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Royal colleges back calls for online duty of care

Nurses, psychiatrists and paediatricians say social media companies must do more to protect children

Mark Gould

Monday, 18 February 2019

The Royal College of Nursing (RCN) has joined the Royal College of Physicians and the Royal College of Paediatrics and Child Health in backing a campaign to protect children using social media.

The campaign calls on social media companies to sign up to a statutory duty of care. This will force them to do more to protect children from online harm, including grooming, bullying, suicide, self-harm, or advertising that causes body image issues.

The campaign led by the Daily Telegraph also calls for a slice of company profits to be invested in protecting children and researching mental health.

Fiona Smith, RCN professional lead for nursing children and young people, said: “If duties of care for children exist in the offline world, they should exist in the online world too.

"Whether it be online bullying, grooming, violent imagery, or advertorial content that preys on young people’s vulnerabilities, social media firms need to understand that with hundreds of millions of pounds of profit comes a responsibility to ensure children are kept safe and healthy on their platforms.”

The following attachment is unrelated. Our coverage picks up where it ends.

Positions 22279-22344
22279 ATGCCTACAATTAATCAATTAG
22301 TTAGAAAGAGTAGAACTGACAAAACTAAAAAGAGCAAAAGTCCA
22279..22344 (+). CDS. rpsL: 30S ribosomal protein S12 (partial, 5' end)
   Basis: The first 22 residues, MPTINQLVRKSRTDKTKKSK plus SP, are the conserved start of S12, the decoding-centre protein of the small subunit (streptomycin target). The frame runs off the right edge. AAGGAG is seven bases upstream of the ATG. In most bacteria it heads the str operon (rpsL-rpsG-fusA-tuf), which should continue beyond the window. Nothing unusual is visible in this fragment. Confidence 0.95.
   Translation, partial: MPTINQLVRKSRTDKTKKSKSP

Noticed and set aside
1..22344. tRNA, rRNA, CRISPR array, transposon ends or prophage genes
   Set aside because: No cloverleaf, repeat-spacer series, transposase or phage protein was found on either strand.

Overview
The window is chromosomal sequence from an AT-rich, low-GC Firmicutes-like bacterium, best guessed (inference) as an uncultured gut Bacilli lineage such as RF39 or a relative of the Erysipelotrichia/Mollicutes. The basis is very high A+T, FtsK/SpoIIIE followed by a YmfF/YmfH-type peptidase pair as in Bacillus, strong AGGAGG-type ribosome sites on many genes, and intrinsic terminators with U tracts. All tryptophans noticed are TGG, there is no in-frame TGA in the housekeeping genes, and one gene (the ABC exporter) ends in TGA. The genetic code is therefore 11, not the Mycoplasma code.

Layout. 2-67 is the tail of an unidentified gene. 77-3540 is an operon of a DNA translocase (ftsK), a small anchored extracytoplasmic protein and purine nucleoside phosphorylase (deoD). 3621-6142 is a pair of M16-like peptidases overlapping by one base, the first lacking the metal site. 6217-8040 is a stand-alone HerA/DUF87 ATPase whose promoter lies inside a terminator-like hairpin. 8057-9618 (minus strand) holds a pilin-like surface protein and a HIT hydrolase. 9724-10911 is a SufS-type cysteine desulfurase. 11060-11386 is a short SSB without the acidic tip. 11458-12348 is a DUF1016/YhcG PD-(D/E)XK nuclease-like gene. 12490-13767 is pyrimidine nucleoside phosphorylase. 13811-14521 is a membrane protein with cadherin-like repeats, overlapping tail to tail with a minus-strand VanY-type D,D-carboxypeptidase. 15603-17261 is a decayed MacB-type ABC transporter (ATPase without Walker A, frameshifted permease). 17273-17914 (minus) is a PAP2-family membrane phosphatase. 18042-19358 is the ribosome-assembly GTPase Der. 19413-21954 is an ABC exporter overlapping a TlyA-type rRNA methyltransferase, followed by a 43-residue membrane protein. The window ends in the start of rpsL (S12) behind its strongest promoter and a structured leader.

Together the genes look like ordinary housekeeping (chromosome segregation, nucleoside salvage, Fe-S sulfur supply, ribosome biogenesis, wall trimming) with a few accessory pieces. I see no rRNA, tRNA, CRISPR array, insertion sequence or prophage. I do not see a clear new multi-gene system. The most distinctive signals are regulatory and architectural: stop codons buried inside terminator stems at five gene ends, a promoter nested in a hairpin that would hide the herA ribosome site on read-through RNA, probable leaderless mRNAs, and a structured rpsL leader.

The UK government is currently considering plans to regulate social media companies to prevent young people, in particular, from coming to harm.

Meanwhile a committee of MPs says Facebook needs far stricter regulation, with tough and urgent action necessary to end the spread of disinformation on its platform.

The Digital, Culture, Media and Sport Committee, wants to see social media companies to be forced to take down known sources of harmful content, including proven sources of disinformation. And it wants tech companies operating in the UK to be taxed to help fund the work for the Information Commissioner's Office and any new regulator set up to oversee them.

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